The concrete was wet. No one was looking. Someone stooped down and scribbled nine words into the pavement, “This is the place where i learned too much.” My friend told me it has sparked some discussions around campus. I told her that I hoped they left it there.
I went to that Bible school for three years. I loved it, but there were days where I felt like I was drowning in knowledge I would never be able to retain. I heard it described as standing in front of a fire hydrant and trying to drink from it with a straw. There were days I felt pretty battered mentally and physically due to a lack of sleep. I learned so much and built strong friendships, but I think I would have remembered more if less had been asked of me.
Some undergraduate teachers gave out graduate level homework priding themselves in the fact that for their students graduate work would be so much easier because they would be overly prepared. I never planned on going to grad school. Those hours and hours in the library reading books that debated the difference in how the disciples were portrayed in the book of Matthew as opposed to the book of Mark were hours of my life that I wish I could have back.
Can you learn too much? Maybe. In a way, no, and it is good to learn, but sometimes “learning” gets in the way of life. Sometimes there is so much study that the actual point gets missed in the dissection of something that should have been meditated on.
I called my sister this week. She had two eight page papers due on top of a lot of reading, two article reviews, a class project, a proposal, and mandatory chapels. She survived the week, but barely. When it comes to study, study, study I think about the poem “I Heard the Learn’d Astronomer” by Walt Whitman. In the poem, Whitman writes about attending a lecture on the stars. At this lecture he heard facts and figures and saw charts and measurements, but all the talk made his mind tired, and he left feeling sick. When he walked out of the building back out into the open night sky; he looked up at the stars, this time in perfect silence. Everything felt right again.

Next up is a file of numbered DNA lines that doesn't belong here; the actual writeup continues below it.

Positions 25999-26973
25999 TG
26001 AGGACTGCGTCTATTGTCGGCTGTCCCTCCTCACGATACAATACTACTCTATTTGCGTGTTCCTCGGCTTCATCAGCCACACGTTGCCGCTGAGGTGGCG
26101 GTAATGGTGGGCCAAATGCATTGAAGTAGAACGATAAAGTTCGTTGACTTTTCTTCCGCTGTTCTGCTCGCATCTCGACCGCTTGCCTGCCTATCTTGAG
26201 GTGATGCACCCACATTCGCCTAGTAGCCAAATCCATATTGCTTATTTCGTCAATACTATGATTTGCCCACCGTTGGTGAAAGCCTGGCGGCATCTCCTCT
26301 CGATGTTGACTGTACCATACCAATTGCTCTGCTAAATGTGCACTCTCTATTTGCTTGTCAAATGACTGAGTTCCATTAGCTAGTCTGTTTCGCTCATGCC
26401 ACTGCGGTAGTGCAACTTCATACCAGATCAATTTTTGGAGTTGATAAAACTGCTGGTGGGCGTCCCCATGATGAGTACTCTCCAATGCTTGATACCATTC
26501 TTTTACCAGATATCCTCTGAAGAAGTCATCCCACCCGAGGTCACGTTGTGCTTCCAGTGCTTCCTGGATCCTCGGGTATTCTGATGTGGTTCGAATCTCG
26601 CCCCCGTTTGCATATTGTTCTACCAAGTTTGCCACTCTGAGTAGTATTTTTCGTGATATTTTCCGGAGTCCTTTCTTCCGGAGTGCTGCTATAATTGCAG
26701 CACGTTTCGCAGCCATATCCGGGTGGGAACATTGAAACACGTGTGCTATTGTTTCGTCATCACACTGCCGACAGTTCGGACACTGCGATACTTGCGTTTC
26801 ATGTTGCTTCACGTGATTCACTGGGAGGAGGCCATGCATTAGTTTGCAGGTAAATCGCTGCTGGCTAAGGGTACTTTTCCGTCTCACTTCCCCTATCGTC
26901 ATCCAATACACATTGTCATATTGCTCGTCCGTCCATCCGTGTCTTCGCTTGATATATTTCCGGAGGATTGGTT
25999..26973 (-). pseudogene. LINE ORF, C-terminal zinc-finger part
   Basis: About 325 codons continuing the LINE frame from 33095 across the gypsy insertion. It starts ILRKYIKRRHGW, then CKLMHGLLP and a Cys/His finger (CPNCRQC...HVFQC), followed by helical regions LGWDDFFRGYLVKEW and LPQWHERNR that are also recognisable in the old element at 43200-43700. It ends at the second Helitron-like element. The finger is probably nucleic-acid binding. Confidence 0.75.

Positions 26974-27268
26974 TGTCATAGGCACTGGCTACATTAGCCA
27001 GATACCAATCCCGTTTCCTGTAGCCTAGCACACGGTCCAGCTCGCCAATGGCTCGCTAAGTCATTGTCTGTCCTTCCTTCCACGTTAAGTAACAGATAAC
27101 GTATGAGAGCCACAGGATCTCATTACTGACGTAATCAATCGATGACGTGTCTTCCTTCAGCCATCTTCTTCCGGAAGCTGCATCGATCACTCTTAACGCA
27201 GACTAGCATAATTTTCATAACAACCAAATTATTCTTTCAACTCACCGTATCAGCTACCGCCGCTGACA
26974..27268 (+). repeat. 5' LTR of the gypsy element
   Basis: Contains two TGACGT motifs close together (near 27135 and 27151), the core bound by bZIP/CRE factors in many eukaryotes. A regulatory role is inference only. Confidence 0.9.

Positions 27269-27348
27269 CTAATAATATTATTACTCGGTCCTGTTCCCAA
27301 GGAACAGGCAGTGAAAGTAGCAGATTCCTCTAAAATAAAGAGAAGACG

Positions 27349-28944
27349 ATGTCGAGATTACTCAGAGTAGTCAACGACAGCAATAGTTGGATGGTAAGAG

That is how I feel when it comes to studying God. Sometimes you need to close the books and just walk outside. God is too big to fit in a lecture or even a doctrinal statement. Yes, He can be studied, but more than anything He needs to be experienced. Israel’s king David, a former shepherd, was referred to as a man after God’s own heart. He didn’t just study God. He had a relationship with Him. He asked God hard questions. He wrestled with difficult truths. He poured out his heart and waited for an answer.
Bible school can become a place where you can learn too much because sometimes in the midst of “learning” the relationship gets lost. Psalms 46:10 says, “Be still, and know that I am God.” Maybe there should be a class period of just being still, but then what would you do when God meets you in that place and the class period runs over time.